I also sincerely doubt that there's only one single sander that can fulfil all your requirements. For deck refinishing, I'd suggest Mirka's 680 CV (8mm) first, followed by Festo/ol's Rotex 150. For a general "all in one" that fails at extreme agressiveness, there's Metabo's older SXE450 dual orbit machine, or for general sanding that excludes both fine & aggressive modes there's the excellent (maybe even brilliant) Mirka/Metabo clones that you've already mentioned. Fine sanding, finishing, intermediate between-coats painting & de-nibbing operations are best conducted by a fine sander: Mirka/Metabo 150 2.5mm.

    I actually doubt that any of these will be sufficient, however. You'd also need something like Metabo' little gem of a SXE400 for small concavities (which luckily has appropriately sized Abranet available) for freeform carvings, mouldings, bowls & turnings. In extremis, Arbortech makes ultra-small contour-following micro ROS for mini-grinder fitment too. A small delta, the pick of which is the now discontinued Swiss Bosch GDA/PDA twins with all their remarkably useful slat, flat & oval finger bases. Maybe also a Mirka DEOS (the smaller one) for fine detail work like window restoration etc. yet with 3mm orbital aggression making it one of the more effective small orbitals. Perhaps even a good (old Holz-Her, Metabo "1010", Wurth, AEG 900E or newer Festool) belt sander (all the same tool, but in varying liveries) with accessory frame base for those big flooring restoration & flattening jobs........... etc. etc. etc.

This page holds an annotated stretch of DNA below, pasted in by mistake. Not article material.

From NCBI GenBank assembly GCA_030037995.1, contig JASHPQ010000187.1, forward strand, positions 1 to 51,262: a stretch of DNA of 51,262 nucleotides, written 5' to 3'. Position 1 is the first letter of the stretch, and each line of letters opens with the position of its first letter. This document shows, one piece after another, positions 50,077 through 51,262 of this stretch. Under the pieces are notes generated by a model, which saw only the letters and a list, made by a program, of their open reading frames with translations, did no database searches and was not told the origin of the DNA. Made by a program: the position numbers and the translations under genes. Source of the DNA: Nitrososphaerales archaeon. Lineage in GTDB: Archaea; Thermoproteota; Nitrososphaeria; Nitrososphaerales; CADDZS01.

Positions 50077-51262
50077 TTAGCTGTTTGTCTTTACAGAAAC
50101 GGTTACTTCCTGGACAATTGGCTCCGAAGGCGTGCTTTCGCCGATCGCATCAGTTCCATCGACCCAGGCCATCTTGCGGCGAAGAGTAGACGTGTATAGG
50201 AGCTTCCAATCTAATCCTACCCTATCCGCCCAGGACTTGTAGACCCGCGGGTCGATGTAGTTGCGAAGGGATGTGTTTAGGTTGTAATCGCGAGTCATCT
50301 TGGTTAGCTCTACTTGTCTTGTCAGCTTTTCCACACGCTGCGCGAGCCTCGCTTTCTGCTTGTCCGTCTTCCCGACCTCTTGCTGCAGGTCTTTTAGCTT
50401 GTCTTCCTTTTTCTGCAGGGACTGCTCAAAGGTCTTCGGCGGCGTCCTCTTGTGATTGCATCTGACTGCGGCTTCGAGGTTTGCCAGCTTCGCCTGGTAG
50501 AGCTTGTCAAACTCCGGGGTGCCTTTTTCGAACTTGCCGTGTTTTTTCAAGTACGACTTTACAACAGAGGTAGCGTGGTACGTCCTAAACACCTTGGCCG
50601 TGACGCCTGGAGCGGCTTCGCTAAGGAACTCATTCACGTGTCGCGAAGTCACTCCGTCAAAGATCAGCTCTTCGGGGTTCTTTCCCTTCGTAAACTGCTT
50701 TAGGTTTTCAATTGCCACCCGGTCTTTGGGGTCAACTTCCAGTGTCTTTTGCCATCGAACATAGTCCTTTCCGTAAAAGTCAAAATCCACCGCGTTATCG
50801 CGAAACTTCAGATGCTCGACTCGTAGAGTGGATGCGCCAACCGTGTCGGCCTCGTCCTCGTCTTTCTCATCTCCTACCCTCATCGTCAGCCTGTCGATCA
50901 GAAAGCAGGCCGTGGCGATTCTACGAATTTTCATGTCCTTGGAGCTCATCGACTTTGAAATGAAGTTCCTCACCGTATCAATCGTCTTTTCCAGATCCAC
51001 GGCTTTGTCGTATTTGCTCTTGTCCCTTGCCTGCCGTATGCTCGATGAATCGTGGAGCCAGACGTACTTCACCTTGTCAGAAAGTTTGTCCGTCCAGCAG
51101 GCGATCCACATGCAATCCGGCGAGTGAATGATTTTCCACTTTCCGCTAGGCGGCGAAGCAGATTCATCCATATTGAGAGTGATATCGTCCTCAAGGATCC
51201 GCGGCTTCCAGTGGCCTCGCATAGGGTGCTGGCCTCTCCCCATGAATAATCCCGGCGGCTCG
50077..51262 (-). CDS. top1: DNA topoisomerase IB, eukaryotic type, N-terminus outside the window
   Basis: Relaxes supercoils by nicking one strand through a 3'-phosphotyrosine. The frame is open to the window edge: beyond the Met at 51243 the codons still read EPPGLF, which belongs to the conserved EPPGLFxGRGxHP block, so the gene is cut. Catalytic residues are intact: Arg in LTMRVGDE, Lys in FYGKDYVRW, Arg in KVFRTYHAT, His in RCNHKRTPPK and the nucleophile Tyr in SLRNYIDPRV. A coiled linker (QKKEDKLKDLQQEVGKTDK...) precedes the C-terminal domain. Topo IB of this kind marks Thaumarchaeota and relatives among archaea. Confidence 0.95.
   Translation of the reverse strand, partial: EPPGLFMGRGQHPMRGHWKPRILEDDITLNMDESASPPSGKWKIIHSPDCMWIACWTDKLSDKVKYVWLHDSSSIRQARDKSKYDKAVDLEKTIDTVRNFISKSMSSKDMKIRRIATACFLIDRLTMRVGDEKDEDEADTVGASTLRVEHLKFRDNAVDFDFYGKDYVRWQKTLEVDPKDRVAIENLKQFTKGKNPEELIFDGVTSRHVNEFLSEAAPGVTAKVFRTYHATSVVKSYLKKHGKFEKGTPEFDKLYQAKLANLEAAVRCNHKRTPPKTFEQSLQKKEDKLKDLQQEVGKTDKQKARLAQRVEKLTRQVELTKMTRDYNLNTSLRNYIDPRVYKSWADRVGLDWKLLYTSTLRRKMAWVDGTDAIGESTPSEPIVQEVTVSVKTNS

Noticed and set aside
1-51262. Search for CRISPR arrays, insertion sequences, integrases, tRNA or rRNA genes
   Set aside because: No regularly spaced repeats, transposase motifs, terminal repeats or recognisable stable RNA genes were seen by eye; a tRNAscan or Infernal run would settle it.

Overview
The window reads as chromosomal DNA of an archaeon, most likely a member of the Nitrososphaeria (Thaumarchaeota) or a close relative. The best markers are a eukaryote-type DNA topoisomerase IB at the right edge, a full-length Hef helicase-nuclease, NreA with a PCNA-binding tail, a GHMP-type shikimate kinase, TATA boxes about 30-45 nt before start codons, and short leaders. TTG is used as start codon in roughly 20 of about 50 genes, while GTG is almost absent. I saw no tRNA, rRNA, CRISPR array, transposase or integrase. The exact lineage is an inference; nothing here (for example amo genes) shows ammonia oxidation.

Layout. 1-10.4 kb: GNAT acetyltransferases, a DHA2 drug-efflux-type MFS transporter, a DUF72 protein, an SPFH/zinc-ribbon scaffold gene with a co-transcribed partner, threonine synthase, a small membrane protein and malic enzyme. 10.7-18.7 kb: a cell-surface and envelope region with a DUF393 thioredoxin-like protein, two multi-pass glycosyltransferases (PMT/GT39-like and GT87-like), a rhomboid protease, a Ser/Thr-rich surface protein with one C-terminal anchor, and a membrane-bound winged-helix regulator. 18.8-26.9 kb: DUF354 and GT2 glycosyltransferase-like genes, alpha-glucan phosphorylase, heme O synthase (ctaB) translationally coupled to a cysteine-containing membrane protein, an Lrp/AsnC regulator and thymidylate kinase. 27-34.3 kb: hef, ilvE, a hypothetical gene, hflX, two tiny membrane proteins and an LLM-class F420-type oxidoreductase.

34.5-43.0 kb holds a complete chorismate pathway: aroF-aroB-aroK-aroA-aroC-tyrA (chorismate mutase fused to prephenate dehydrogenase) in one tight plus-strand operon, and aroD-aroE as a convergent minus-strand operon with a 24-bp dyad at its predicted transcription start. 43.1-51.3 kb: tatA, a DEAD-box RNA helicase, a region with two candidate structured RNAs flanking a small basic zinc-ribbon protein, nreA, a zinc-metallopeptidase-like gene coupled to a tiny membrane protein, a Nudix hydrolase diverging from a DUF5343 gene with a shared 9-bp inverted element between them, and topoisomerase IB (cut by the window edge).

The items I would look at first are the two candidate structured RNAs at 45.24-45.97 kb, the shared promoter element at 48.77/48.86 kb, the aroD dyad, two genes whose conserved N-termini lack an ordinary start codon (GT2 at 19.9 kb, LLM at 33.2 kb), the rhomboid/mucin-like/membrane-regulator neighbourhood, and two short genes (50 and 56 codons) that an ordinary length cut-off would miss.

Or in some circumstances no sander at all. In fine furniture, occasionally the very best surface finish is achieved with nowt but a properly ticketed & turned cabinet scraper.

    Incidentally, this query would probably be better suited to the "power tools" thread rather than the machinery section.
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  4. #3
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    Default

    Thank you sir, lots of information here

  5. #4
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    Just an update
    After further thinking and researching and considering the advice here, I decided it's probably a fool's errand to try and shoehorn everything I want into the one machine. I do have the budget for a Mirka, so I thought I'd break down the features that I want and buy them separately one at the time.

    So I bought the GEX150 Turbo. A bit heavy, but as long as I don't have to hold it all day (which I won't), it doesn't bother me.
    Love the aggressiveness, when it's needed it's really needed.

    Then for $70 I also bought this little gem from Makita's DIY range

    It doesn't have any settings whatsoever, just an on-off button, but I absolutely love it because it fits my hand like a glove and weighs about the same as a can of coke. Most comfortable tool in the shed. I have no idea how long it will last and I don't particularly care, when it kicks the bucket I'll get another one (or 3). I'm using it all-the-time, I'm even sanding things that don't necessarily need sanding because I like it so much.

    I'm gonna roll with those two for a while, see what gaps they leave in the range and if needs be I still have the budget for a 3rd one. I'll probably need something in between at some point, but it looks like these two will do most of the work.

    Happy with my choices so far, thanks again for helping think out of the box.